Layoffs and a resulting reconfiguration of the social media team meant a bigger workload and little coordination at one large midwestern newsroom. “We’re just keeping up with the day to day,” says a digital editor there. “I have only two hours at the end of the day to do social media.
Here’s how one social media team member described the arrangement in her large newsroom:
“The three of us who do social media full-time are also responsible for curating and troubleshooting our mobile app, monitoring the wire, answering phone calls from customers, searching for user-generated content during breaking news and coordinating requests for retweets from [other newsroom] accounts.”
Some newsrooms have handled the decline in staffing/increase in tasks by parceling out social media duties to the entire staff. Others have handed over responsibility for visual social media platforms — primarily Instagram and Pinterest — to photography staffs. In some newsrooms owned by major chains, a corporate or regional team shares social media duties.
At the 10-person Skagit Valley Herald in Washington, social media was once handled by one person. Now, it’s “more of a team effort and sometimes a competition,” says reporter Kera Wanielista. “Each reporter/photographer also has their own professional Twitter/Facebook pages.”
The fractured responsibilities and lack of staff can lead to a one-track mission: posting links and counting clicks.
“A newsroom that’s lost more than 40 percent of its staff in one year leaves little time to do more than post links,” said a social media staffer in a mid-sized Pennsylvania newsroom.
And according to our survey responses, that’s often what happens. We asked respondents to rank their activities in order of frequency, and by far the most prevalent function of social media teams is posting links to stories, photos and videos — followed by constant monitoring of traffic. Dealing with misinformation was next-to-last.
The respondents also reported minimal interaction with 2016 election coverage. About a quarter of respondents said their role in 2016 election coverage was “not important;” 49 percent said it was “somewhat important.” Only 27 percent said it was “very important.”
In newsrooms where small staffs are overwhelmed and responsibilities are dispersed, building a strategy or a consistent voice is elusive.
A digital editor at a 20-person southern U.S. newspaper recalls: “At one point, reporters were instructed to post their own stories to the company’s Facebook page, but that made for bad strategy because there was not a cohesive plan around what was being posted and when. …The big obstacle is that social media is not a full-time job for any of our team members, so each of them are driven away by other responsibilities. We need a full-time team leader who can oversee strategy.”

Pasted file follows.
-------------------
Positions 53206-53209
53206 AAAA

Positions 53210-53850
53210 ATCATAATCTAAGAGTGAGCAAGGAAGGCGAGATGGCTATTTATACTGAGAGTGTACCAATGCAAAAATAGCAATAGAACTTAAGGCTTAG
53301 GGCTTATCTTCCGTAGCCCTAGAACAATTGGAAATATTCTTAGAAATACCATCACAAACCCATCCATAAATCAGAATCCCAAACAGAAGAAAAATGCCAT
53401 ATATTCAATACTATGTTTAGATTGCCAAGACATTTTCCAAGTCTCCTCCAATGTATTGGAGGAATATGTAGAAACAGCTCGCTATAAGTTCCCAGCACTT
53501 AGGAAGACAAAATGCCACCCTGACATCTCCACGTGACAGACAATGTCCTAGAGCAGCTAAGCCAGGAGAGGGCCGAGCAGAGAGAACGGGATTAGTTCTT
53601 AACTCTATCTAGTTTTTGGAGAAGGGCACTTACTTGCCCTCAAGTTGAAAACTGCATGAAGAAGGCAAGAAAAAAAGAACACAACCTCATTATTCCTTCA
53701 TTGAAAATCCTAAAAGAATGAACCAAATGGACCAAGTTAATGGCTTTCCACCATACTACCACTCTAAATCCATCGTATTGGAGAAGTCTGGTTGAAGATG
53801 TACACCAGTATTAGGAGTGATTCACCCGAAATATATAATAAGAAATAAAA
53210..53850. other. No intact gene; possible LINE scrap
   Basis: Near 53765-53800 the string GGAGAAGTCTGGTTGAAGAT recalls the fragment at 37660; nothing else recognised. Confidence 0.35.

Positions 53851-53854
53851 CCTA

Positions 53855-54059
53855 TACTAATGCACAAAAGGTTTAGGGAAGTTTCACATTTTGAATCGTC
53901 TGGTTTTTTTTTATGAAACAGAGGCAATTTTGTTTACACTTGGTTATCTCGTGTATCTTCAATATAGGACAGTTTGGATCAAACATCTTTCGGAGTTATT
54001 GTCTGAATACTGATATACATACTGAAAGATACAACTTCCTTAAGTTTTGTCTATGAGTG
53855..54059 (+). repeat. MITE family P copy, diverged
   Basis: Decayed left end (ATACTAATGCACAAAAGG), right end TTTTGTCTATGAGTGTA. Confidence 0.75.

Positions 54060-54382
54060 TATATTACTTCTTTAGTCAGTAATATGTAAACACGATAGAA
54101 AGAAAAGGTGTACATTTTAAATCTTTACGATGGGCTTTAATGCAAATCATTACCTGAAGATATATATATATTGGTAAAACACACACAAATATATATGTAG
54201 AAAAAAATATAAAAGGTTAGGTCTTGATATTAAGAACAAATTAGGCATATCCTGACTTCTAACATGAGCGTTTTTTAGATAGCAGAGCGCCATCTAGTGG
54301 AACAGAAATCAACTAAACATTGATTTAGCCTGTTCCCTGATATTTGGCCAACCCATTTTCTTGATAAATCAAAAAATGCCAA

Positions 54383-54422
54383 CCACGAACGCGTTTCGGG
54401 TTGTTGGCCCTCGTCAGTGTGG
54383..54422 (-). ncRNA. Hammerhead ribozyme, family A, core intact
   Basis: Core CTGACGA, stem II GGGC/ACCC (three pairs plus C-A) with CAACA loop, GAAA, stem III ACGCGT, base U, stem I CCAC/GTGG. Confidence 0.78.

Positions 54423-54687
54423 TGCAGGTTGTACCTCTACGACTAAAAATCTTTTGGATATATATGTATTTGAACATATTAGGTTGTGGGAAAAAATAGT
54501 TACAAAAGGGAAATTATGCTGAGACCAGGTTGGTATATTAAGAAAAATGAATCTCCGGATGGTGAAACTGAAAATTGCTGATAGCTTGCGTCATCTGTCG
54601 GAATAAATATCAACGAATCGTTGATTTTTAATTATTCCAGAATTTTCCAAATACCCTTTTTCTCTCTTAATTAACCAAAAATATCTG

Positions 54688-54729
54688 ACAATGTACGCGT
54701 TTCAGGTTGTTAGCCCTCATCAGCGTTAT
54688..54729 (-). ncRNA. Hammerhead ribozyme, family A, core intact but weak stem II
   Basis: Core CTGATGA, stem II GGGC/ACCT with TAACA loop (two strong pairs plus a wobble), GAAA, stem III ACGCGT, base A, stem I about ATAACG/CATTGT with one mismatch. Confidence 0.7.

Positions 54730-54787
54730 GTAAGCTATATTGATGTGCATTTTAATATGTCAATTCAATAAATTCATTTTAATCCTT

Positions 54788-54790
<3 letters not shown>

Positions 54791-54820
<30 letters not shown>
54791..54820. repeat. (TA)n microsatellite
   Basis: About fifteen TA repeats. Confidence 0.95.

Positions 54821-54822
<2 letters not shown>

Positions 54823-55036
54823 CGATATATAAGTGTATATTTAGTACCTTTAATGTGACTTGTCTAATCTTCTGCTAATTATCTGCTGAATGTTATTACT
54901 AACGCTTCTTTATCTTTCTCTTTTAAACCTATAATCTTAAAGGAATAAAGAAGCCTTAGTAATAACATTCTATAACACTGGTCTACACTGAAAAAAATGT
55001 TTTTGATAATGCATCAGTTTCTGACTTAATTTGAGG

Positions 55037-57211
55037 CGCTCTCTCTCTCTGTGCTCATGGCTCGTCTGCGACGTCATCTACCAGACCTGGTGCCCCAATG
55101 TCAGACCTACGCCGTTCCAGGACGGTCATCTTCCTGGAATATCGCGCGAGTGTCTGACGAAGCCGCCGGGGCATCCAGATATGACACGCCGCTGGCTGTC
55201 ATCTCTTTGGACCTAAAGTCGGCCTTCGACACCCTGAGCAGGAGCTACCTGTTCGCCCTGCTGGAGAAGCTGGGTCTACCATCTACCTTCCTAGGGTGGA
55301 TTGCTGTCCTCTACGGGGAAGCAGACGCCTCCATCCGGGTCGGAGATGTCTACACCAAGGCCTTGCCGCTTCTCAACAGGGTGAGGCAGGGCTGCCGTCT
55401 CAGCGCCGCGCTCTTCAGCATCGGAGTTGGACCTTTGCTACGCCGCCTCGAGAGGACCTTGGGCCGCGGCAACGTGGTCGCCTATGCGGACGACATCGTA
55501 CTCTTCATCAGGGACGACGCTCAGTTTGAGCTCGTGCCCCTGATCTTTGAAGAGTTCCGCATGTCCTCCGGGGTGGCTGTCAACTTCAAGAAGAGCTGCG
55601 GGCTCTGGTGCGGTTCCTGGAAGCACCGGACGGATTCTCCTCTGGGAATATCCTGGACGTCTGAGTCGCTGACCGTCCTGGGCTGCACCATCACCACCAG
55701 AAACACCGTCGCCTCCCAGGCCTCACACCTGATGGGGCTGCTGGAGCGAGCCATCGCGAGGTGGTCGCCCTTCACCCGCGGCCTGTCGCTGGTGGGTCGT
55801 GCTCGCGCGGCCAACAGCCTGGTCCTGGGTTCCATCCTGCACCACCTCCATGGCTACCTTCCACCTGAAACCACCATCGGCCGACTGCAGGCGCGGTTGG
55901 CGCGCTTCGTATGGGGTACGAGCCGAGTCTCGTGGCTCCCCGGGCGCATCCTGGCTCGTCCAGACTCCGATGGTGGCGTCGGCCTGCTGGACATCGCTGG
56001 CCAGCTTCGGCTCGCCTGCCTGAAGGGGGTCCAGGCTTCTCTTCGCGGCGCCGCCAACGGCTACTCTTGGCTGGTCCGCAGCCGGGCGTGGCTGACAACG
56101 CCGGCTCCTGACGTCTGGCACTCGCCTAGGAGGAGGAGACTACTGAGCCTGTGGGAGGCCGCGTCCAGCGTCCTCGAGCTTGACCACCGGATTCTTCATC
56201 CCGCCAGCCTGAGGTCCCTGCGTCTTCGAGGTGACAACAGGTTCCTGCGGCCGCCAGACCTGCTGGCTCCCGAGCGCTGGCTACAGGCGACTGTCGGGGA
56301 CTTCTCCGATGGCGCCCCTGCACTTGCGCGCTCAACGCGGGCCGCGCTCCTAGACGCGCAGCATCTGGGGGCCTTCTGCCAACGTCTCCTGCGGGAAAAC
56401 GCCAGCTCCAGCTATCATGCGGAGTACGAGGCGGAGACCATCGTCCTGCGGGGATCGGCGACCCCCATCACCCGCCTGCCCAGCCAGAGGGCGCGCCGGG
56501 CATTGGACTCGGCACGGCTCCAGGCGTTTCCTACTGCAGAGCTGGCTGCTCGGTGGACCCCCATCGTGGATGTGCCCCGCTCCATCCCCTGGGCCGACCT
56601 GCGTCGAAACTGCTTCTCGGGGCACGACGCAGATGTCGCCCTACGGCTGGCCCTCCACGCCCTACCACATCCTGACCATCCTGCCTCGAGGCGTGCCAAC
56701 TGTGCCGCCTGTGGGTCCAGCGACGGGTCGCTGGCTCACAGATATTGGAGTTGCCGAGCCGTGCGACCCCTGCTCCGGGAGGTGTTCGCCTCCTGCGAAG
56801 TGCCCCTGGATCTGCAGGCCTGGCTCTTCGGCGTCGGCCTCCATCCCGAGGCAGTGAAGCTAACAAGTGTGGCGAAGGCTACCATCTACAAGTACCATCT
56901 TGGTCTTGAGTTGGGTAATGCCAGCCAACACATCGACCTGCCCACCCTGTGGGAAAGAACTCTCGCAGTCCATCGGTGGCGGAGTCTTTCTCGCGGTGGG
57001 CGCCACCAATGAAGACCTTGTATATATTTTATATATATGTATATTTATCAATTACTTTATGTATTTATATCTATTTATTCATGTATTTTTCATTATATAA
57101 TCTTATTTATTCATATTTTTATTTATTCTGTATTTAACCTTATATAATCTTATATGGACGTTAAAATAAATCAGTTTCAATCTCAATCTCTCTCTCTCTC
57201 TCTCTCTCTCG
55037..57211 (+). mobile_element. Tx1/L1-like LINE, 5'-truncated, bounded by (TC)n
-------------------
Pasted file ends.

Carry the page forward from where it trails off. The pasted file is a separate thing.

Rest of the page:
A lack of strategy, or one that is critically outdated, “is going to be the downfall” of newsroom’ social efforts, says Elyse Siegel.
“I don’t see a lot of strategy; it’s push push push [content],” says Siegel. Social media should not be “just dissemination. Who’s your target audience and what do you want to grow?” A focus on building trust, correcting misinformation, tapping into influential audiences — those goals “should dictate where you’re investing resources,” said Siegel.
Newsroom culture: Silos still exist
A decade after the introduction of Twitter and Facebook into newsrooms, how to move social media ahead can often be a challenge of timing. In some places, there remains a lack of appreciation for the journalism potential of social media and a lack of knowledge about the skills and strategy needed to leverage it. In others, that desire may exist but not the capacity. There can also be unevenness: an interest at some levels of management but resistance elsewhere in the newsroom that can frustrate the most innovative people.
One social media team member said about a recent team leader: “His leadership in social media was so far ahead of the curve that it was dismissed as frivolous during his tenure.”
In some newsrooms, it’s clear that social media teams still are seen as digital paperboys who drop hyperlinks onto digital doorsteps. One newspaper chain calls its social media teams “distribution systems.”
There are others, however, where understanding social platforms are integral to the way content is created in the first place. The Washington Post’s digital managing editor Emilio Garcia-Ruiz recently told the American Society of News Editors conference that editors examine what kind of story will do well in Facebook versus Twitter versus Instagram, for example.
Training in how to grow and measure traffic was by far the top response when social media teams were asked by API, “If you could learn more or get training about one specific topic related to your job, what would it be?”
Still, that focus on metrics can get in the way of efforts to listen to audiences. Says one social media professional about her recent role in newsrooms: “My work in social media always felt somewhat removed from the rest of editorial; like the writers were operating independently and my job was to catch and promote as much of their content as I could. We didn’t feel integrated.”